On Thursday last week the document "Coalition Speaker’s Notes" (sic) fell off the back of a truck into Crikey’s hands. In its use of selective and fudged statistics its style is reminiscent
of the propaganda pamphlets of the Communist governments from the 1960s.
It is peppered with emotive and unsubstantiated statements about "Labor’s economic mismanagement" and the "massive government debt" Labor has bequeathed to young Australians, and like those old pamphlets, it is written for the most gullible.
For example, in its hagiography of John Howard it says "The former Coalition government increased higher education funding by 13 per cent in real terms", immediately followed by the statement "Between 1995 and 2005, the number of students in Australian universities increased by 58 per cent." If the number of students rises more than funding, what does this say about funding per capita?
In any event, anyone who takes the care to look up even the most basic economic data to put a context to that 13 per cent rise will see that over the 11 years of the Coalition government real GDP rose by 49 per cent. A little primary school algebra applied to these figures reveals that, as a proportion of GDP, higher education funding fell by a quarter.
Its most glaring abuse of statistics is its opening table of "Key economic indicators", comparing selective indicators for the Howard Government with those of the Rudd/Gillard Government. It’s a straight take on the tables published in the old Soviet Union, comparing the achievements of the Party’s Glorious Five Year Plan with the failures of the governments of the decadent western imperialists.
There’s no mention of the Howard government’s squandering of easy tax revenue on industry subsidies and middle-class welfare, while neglecting public infrastructure (a liability far worse than modest public debt), or of the massive housing price inflation and growth in private debt which it fostered. As Orwell would have said, "public debt bad, private debt good". Nor is there any acknowledgement that the present Government has had to cope with the global financial crisis and an associated collapse in public revenue.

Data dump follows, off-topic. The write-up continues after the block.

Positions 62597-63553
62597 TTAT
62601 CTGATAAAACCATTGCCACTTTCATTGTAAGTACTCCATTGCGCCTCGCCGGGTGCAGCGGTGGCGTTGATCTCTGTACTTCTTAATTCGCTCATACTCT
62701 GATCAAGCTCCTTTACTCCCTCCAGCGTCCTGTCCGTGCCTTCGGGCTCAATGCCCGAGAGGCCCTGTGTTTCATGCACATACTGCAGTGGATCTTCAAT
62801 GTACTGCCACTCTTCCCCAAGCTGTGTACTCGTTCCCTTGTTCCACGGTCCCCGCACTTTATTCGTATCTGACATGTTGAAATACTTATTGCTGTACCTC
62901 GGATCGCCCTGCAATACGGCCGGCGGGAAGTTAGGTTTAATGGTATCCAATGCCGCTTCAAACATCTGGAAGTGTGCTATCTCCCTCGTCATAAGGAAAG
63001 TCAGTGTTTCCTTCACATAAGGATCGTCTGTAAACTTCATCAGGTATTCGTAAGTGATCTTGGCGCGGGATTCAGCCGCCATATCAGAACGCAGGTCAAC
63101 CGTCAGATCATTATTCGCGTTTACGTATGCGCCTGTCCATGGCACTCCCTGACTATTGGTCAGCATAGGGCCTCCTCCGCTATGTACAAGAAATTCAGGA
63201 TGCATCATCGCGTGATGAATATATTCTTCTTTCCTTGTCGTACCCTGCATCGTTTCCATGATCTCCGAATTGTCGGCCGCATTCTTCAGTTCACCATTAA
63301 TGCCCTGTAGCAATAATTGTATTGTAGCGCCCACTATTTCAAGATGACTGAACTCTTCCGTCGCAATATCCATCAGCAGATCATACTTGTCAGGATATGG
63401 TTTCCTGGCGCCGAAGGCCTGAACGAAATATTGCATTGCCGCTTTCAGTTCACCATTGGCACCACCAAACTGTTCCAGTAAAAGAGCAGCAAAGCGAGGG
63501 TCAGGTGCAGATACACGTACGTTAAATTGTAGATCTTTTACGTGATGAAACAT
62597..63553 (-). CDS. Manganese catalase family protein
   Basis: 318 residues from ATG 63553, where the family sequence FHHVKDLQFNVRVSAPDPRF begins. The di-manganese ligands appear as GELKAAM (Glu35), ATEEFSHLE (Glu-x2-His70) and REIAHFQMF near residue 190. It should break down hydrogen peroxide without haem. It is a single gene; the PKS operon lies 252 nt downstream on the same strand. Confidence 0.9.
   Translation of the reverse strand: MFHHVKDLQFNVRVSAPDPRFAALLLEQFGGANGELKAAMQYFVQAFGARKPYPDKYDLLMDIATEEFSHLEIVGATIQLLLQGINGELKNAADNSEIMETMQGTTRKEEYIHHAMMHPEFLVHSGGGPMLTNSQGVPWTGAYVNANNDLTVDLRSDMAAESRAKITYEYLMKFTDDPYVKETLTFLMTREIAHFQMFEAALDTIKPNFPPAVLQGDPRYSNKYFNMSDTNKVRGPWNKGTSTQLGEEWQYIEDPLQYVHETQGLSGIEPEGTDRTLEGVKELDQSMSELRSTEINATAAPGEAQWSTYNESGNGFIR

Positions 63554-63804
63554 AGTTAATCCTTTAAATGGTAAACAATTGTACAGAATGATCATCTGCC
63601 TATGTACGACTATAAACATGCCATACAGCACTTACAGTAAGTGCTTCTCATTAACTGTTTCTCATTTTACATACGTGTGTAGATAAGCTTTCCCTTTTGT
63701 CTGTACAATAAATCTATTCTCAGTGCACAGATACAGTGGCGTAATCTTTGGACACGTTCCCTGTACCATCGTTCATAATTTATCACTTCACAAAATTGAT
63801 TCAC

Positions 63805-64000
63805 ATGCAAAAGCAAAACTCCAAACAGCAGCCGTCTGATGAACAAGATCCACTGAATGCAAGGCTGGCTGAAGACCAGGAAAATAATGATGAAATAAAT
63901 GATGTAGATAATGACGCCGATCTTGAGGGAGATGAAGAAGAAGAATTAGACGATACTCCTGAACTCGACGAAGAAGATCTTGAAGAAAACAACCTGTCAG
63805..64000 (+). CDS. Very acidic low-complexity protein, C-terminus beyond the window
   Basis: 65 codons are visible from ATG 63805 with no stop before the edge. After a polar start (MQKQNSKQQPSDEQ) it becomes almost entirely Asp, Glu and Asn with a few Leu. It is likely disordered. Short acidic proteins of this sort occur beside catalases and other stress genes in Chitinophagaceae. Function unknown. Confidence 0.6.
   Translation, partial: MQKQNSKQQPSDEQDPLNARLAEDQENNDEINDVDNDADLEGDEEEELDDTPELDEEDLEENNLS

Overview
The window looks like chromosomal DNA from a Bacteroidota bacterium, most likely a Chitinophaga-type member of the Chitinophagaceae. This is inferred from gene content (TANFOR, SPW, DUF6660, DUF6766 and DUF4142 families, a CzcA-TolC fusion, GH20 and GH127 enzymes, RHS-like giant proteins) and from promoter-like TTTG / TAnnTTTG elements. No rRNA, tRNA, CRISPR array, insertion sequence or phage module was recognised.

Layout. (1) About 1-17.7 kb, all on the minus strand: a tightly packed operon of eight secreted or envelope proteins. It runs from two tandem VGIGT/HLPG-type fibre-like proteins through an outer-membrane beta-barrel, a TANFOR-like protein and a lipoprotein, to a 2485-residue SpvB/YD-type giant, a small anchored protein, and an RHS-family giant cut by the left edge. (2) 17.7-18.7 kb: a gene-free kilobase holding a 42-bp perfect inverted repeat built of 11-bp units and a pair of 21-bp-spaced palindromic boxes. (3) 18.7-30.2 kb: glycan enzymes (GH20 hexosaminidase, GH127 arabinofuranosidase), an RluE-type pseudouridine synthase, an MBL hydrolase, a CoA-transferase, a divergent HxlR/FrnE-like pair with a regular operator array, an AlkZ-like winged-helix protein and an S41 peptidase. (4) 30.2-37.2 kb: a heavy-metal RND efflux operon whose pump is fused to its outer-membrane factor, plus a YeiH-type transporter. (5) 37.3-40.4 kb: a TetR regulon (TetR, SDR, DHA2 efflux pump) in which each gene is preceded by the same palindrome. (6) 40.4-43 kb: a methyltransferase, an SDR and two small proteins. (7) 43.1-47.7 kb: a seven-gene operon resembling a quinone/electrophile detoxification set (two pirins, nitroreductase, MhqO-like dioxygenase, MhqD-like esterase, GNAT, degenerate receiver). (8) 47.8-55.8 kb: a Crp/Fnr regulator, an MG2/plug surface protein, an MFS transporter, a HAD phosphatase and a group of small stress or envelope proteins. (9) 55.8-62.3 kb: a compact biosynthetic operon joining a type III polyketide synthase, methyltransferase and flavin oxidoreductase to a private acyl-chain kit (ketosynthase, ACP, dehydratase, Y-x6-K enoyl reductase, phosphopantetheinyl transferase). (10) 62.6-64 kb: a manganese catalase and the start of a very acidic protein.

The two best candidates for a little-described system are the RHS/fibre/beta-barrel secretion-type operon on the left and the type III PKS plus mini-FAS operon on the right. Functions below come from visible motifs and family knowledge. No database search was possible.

Its strongest vitriol is reserved for the Greens, who are so evil as to "believe in legalising same sex marriages" and to "support holding a plebiscite for an Australian Republic". (Almost as threatening to our way of life as the Girl Guides.) Worse, it points out that the Greens are calling for "greater freedom of expression and association".
The document has Abbott’s fingerprints all over it.
Absent from its 137 pages is any statement of broad principles or economic philosophy. There was a time when the Liberal Party could articulate broadly "right" values, such as support for individual autonomy, freedom of choice, and preference for markets over bureaucratic allocation. A party coalesced around a coherent set of principles would not need to force-feed its members with a detailed set of notes.
That time is a long way behind us. Abbott’s main promises are about expanding the welfare state by restoring Howard’s middle-class welfare system, and, indeed building on it with a generous paid parental leave scheme. These proposals are hard to reconcile with traditional "right" values.
Unlike Liberal Party statements of earlier years, the document carries no entrepreneurial vision for the private sector. Its economic vision is encapsulated in its image of "a five pillar economy", those pillars being "a capable manufacturing sector, a growing knowledge economy and a sophisticated services sector as well as strong resources and agricultural industries".
Note that the "knowledge economy" is separate from those other sectors, which presumably can limp along without any connection with the "knowledge economy" — a separate sector populated by engineers, scientists and programmers who believe in silly things like climate science and who foolishly believe we can modernise our industries to improve productivity.